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Letters to the Editor Issue 69

by Letters(more info)

listed in letters to the editor, originally published in issue 69 - October 2001

Orthodox Medicine should be Complementary

I am responding to the letters in Issue 67 (August '01) regarding the conflict between the medical establishment and alternative medicine.

I think the term 'complementary' medicine could well be a very unhelpful misnomer, suggesting that orthodox medicine should be your main port of call. Given the well documented and scandalous ignorance of mainstream doctors and the damage they routinely cause and their inability to cure people, I think orthodox medicine should be the complementary one, resorted to when all else has failed!

In particular, I am convinced that nutrition should become the main medical discipline as it has a bearing in all conditions and can, alone, cure many, many apparently intractable problems. I speak from personal experience here.

That doctors know nothing about nutrition and care even less, is nothing short of criminal and is unacceptable.

If the EU has its way, we will no longer have the means to offset the situation. I, for one, am very afraid of this. I think a vigorous campaign must be mounted by all of us, now.

Please write to your MP, MEP, the Food Standards Agency – You can also download the complete text of the proposed directive from

Another interesting site in this regard is where you can sign a petition at

On the site there is a very interesting article by Ron Law, detailing statistics of iatrogenic deaths from medical drugs and adverse medical events, and a well-argued case for the safety of dietary supplements.

Yours faithfully
Mrs J Fortin

Reflexology for Eyesight? Issue 67, page 28

"One lady …travelled back to her home town to see her optician who had seen her since childhood and was amazed to be told that she had gained the sight of her left eye in which she had previously been blind… The potential for her eye to work was there, but it had never been 'switched on'."

I was surprised that the lady needed an optician to tell her that she had gained her sight. Could she not have covered the other eye?

I thought that opticians referred cases of disease or malfunction, especially in such a serious matter as blindness since childhood, to the GP. Surely the GP must have been aware of the situation and referred her to an ophthalmologist to ascertain what problem there was. Was she pronounced incurable and for what reason?

Did the disease undergo a spontaneous cure or, as is suggested, was the blind eye simply lying dormant, perhaps because of a traumatic experience? (My guess)

Is it not a gross failure of the medical system not to treat a perfectly good eye which was not 'switched on'. Incidentally where are the switches?

What was the lady's subsequent vision? 20/20?

I would think that regaining sight even with one eye would be so traumatic that the lady would need immediate counselling by someone experienced in such matters. I would have thought opticians were more into measuring refractive errors.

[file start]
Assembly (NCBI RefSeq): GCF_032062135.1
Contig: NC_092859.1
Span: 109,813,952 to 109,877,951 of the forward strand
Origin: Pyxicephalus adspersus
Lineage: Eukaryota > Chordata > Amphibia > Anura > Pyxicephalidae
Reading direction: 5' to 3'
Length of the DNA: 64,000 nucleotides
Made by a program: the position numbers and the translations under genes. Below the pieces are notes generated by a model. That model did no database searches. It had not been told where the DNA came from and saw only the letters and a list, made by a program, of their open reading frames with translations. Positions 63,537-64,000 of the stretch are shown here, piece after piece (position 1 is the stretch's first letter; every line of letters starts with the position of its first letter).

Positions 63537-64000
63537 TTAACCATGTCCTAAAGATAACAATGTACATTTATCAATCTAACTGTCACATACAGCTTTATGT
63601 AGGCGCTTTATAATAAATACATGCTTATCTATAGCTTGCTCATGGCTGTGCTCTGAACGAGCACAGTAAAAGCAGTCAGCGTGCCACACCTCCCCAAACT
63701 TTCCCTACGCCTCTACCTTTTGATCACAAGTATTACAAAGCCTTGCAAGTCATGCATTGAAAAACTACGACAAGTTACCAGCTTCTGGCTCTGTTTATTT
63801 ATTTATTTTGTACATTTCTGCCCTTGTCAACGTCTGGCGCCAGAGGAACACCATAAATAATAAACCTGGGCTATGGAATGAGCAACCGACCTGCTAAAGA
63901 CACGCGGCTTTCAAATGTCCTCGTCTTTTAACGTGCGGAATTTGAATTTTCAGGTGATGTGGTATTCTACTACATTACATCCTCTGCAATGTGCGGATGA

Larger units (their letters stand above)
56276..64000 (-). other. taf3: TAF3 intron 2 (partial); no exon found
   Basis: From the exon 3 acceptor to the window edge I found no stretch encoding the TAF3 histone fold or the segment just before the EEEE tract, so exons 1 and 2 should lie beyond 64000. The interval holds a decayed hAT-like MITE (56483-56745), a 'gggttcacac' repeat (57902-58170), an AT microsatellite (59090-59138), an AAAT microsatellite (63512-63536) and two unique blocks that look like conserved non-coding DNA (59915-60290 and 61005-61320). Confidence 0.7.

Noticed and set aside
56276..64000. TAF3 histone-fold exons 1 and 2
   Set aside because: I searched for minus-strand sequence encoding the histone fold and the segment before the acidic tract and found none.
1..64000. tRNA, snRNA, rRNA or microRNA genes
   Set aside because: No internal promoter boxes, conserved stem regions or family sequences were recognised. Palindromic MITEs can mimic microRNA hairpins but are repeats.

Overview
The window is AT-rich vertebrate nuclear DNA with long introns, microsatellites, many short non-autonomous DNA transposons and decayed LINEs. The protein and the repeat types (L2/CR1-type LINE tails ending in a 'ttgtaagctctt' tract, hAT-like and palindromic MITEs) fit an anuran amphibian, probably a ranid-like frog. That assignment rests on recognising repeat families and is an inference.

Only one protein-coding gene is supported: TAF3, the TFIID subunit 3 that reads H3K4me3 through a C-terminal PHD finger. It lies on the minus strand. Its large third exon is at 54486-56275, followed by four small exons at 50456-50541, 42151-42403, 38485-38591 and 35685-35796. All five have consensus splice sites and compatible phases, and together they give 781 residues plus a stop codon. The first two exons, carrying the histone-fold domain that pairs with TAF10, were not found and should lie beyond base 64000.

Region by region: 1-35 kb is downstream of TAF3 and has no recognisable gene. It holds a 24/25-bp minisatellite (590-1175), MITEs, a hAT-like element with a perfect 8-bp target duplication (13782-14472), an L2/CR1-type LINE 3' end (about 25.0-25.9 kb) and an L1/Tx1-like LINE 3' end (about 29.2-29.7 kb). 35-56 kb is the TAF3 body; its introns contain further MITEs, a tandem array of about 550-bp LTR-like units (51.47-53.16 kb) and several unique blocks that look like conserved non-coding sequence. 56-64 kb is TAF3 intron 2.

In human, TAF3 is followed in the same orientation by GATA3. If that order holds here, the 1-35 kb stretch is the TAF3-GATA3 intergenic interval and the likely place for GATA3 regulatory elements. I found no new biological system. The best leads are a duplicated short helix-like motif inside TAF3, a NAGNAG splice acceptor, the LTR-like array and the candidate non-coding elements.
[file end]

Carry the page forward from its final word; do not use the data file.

Do the authorities at Moorfields know about this? Should eye hospitals employ reflexologists? Or is this a 'one off'? If so why give unrealistic hope to blind people?

Should one assume that case studies are fact or fiction or a mixture of both? This needs to be answered.

PGK Davies

Sue Ricks Replies

Thank you for your letter referring to my article Gentle Touch Of Reflexology.

I can well understand your puzzlement about an unexpected change of health on the part of a person afflicted with a serious long standing condition. Because, at the moment we lack the knowledge we say that event is 'triggered'. We have long accepted that at a certain stage, the body of a child is triggered into changes at puberty. We know that those changes are chemical/electric changes. I am not sure if we know the cause of the 'Trigger'. There are innumerable instances of people recovering their sight. During the last fortnight both a mother and daughter suddenly found that their sight was partially restored. There are numerous examples of people falling or receiving a blow again with the outcome of enhanced sight. All these changes are 'triggered' in some way. The ways can be physiological, internal chemical electrical changes and even emotional events.

As you will know a search is on-going to find the trigger that brings on the onset of Alzheimer's disease a solution of which will be of inestimable value in understanding the beginning point of many other serious conditions.

You can imagine the joy that I and my fellow practitioners of Gentle Touch Reflexology™ had, to know that our treatments can contribute to mitigating, in this case, a deficient eyesight. I think, at this stage we do not know which part of our treatment contributed to the 'trigger'. But the fact that it has done so, means that we can now start our own research.

Thank you for your interest in my article.

Sue Ricks Cert Ed, MAR, BRCP, GCP
Principal, Sue Ricks School of Reflexology

ALL Cholesterol Lowering Drugs are Dangerous

SCHAUMBURG, ILLINOIS – While the media has been abuzz lately with news of the recall of the cholesterol-lowering medication Baycol (cerivastatin), they are really missing the bigger picture, says a group of leading physicians and health experts.

It is a very narrow view to simply focus on just one of these drugs, when they all have the potential to do the same thing, they maintain.

"All of the popular cholesterol-lowering drugs commonly known as 'statins', can cause the same adverse effects as Baycol," says Dr. Joseph Mercola, Medical Director of the Optimal Wellness Center in Schaumburg, Illinois, "since they all act through the same biochemical process."

Baycol was voluntarily recalled earlier this month by its manufacturer, Bayer AG, after it was discovered that many people were being stricken with a condition known as rhabdomyolysis. It has since been ascertained that at least 52 people have died as a result, according to the Associated Press.

The European Medicines Evaluation Agency has announced that it is currently conducting a safety review of other 'Statins', in light of the findings on Baycol. The head of the agency's drug evaluation unit, Noel Wathion, states "There is a need to look at the whole class of these products to see if there is a need for further action,'' according to a report from Reuters.